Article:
Credit Scoring

Before they decide on the terms of your loan, lenders want to know two things about you: whether you can repay the loan, and how committed you are to repay the loan. To figure out your ability to repay, they look at your debt-to-income ratio. To assess how willing you are to repay, they use your credit score.

Fair Isaac and Company built the original FICO score to assess creditworthines. We've written more on FICO here.

Credit scores only consider the info in your credit reports. They don't consider income or personal characteristics. These scores were invented specifically for this reason. Credit scoring was developed as a way to consider only what was relevant to a borrower's likelihood to pay back the lender.

Deliquencies, derogatory payment behavior, debt level, length of credit history, types of credit and number of inquiries are all considered in credit scoring. Your score comes from the good and the bad of your credit history. Late payments lower your credit score, but consistently making future payments on time will raise your score.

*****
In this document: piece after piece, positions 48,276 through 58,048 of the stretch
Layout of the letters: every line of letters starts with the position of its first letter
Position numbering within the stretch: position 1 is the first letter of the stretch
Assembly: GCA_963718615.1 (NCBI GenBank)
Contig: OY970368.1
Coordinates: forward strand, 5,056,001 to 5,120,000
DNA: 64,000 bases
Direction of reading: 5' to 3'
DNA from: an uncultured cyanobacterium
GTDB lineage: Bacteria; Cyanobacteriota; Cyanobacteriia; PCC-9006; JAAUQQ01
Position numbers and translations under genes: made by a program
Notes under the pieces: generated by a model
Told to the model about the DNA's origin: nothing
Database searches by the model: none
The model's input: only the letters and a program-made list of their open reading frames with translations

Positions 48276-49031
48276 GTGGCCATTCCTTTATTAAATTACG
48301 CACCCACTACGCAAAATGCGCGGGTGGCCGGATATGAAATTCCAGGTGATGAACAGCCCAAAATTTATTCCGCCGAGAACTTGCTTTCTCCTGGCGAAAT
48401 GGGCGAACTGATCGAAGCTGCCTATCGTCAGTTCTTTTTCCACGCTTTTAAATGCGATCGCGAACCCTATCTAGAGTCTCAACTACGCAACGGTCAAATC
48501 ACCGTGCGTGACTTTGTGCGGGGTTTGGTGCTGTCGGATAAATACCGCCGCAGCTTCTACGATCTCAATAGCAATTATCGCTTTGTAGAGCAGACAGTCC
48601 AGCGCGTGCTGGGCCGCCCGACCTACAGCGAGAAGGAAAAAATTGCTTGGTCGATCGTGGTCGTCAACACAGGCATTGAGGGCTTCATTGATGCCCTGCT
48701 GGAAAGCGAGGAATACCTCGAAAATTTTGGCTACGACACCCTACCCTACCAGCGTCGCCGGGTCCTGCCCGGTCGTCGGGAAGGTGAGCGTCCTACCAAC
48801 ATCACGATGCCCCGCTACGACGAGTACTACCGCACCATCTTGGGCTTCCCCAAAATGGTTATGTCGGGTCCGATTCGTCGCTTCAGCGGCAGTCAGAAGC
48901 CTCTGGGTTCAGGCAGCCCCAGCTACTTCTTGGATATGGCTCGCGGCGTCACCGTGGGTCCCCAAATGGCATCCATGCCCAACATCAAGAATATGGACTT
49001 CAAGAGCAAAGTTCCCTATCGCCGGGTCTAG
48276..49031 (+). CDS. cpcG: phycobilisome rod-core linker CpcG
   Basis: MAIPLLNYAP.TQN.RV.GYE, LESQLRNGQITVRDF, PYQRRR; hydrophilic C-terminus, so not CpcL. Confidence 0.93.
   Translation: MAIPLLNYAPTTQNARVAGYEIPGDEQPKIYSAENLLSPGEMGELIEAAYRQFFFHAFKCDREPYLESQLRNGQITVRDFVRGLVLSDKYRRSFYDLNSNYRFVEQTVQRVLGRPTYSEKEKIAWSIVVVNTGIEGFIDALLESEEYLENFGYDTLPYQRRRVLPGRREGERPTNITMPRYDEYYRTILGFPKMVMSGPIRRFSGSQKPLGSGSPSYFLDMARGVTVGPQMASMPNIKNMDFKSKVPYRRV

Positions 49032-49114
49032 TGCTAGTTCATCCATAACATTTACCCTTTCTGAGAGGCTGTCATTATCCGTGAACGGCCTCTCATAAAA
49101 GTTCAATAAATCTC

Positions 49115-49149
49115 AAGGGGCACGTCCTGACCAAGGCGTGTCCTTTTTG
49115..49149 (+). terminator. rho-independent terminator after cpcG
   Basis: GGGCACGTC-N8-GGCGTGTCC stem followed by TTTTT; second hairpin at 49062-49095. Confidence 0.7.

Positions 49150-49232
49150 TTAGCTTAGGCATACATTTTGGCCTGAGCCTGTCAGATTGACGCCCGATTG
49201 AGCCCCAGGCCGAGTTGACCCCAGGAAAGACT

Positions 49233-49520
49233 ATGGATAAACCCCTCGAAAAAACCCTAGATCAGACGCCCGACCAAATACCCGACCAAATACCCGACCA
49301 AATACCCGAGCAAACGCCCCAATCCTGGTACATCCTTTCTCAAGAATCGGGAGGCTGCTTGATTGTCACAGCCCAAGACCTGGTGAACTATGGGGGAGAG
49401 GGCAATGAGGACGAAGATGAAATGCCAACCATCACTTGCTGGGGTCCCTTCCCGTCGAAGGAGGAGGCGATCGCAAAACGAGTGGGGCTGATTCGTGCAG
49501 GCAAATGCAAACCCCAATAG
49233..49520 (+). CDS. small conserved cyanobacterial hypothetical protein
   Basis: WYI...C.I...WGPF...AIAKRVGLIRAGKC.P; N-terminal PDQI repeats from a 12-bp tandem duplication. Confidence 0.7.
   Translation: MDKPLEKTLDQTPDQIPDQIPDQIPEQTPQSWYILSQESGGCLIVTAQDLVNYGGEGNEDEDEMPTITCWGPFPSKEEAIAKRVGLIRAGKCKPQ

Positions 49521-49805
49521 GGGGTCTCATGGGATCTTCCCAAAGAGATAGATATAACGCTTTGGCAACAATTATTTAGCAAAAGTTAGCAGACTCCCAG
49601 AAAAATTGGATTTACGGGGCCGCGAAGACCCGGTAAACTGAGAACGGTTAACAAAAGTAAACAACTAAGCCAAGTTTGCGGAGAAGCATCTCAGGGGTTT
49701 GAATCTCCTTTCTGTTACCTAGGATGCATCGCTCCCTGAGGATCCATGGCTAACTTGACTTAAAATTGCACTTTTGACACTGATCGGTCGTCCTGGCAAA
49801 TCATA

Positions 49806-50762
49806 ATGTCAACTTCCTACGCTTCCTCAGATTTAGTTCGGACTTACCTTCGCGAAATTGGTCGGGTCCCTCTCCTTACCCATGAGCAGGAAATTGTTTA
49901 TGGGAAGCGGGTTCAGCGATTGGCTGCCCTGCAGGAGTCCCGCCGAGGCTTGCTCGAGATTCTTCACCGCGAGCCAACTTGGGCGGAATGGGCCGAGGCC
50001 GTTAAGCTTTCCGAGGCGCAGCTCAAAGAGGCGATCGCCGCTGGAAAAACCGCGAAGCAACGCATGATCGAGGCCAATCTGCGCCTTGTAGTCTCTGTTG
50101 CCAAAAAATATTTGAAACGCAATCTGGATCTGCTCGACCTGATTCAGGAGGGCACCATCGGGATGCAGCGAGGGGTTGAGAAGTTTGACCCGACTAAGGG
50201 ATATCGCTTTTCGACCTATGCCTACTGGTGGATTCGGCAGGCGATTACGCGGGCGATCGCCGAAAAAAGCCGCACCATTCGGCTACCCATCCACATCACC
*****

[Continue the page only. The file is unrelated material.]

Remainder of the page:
To get a credit score, you must have an active credit account with a payment history of six months. This payment history ensures that there is enough information in your report to calculate an accurate score. If you don't meet the criteria for getting a score, you might need to establish your credit history before you apply for a mortgage loan.

At Washingtonian Mortgage, LLC, we answer questions about Credit reports every day. Call us: 410-451-2755.